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Smart grids

Addressing key topics within smart grids and smart metering.

Smart meter and energy efficiency rating for household

 

 

 

 

 

 

The IET’s policy work on smart grids is informed by the expertise of three IET Policy Panels: Energy, IT and Communications. The IET’s multidisciplinary scope makes it particularly well placed to advise on the complex issues involved in the development of smart grids.

Also highly relevant is the work of the IET’s Power Network Joint Vision expert group and the IET’s recommendation that an electricity System Architect role is required to address the developing challenges and complexity which the electricity network is facing.

Smart grids

Smart grid techniques will be a necessary part of an energy system with significant amounts of wind power and will also be essential should electric vehicles be adopted on a large scale. High priorities now are the continuing refinement of the vision, the encouragement of practical experience and learning, a drive for commercial scale realisation, and the importance of whole-system end-to-end technical integration (the proposed System Architect role

  • A smart grid is defined as an electricity network that can intelligently integrate the actions of all users connected to it - generators, consumers and those that do both - in order to efficiently deliver sustainable, economic and secure electricity supplies.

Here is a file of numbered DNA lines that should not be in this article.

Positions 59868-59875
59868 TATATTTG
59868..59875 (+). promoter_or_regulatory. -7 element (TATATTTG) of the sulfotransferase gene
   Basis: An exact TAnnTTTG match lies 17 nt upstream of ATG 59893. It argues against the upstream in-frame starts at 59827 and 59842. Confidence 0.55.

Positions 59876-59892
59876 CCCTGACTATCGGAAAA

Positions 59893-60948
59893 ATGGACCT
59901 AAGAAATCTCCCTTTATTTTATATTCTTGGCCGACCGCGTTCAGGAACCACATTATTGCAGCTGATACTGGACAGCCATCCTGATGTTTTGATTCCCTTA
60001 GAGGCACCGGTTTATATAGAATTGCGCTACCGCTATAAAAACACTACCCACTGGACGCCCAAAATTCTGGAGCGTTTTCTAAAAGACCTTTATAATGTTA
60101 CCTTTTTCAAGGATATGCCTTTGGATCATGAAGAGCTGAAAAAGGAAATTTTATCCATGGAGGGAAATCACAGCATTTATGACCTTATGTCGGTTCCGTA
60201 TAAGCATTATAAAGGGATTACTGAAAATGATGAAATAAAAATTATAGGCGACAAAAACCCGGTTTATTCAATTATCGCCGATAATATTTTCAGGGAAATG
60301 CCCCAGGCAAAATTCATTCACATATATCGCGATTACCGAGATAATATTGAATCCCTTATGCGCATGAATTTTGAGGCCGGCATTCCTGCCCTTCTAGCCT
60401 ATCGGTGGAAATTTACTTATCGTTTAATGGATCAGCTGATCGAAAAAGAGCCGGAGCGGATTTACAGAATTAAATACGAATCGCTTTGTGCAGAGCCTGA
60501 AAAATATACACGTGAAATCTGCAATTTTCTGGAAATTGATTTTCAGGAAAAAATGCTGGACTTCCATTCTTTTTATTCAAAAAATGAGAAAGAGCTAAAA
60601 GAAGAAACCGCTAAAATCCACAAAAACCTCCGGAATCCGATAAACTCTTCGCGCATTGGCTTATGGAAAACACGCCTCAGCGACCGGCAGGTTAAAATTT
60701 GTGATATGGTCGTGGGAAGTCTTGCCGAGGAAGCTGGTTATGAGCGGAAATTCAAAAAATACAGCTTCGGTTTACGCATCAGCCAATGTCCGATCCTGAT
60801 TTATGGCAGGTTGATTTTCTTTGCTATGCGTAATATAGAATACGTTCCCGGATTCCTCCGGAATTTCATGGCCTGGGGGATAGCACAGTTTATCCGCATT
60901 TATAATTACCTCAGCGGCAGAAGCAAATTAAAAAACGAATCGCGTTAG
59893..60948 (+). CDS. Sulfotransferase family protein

• There is no single way of implementing ‘smart grids’ but common themes are emerging internationally. There is significant opportunity to make much wider use of data and fast communications, advanced materials and power electronics devices. Ideas to use these techniques are being developed and include, for example, better use of existing assets by means of ‘dynamic line rating’, intelligent controls to intercept faults and minimise the number of customers affected, and new control systems that enable distributed generation to be connected without ‘reverse power flows’ causing problems with system voltages.
  • The IET welcomes Ofgem’s commitment to fund network innovation leading to smart grids and also the inclusion of a requirement for innovation more generally as a pillar of the new RIIO price control framework. The IET notes the growing clarity of the GB vision for smart grids and the leadership being provided by the Smart Grid Forum, jointly chaired by the Regulator and Government. The projects now being implemented in Britain compare well with developments elsewhere in the world, and in some regards are leading edge.
  • We note however the considerable risks and barriers that can be identified in this area, including the need for active consumer engagement in demand response, the challenges of developing community energy schemes, and the hazard that institutional barriers may prevent successful demonstration projects becoming 'Business as Usual' in the network companies.
  • The IET strongly recommends the work of the DECC/Ofgem Smart Grid Forum. Three members of the IET’s Energy Policy Panel are active members of the Forum.
  • The IET is also collaborating with Innovate UK on the formation of the new Energy Systems Catapult which is due to be launched in 2015. This will work with industry to facilitate multi-vector thinking for smart cities and smarter energy.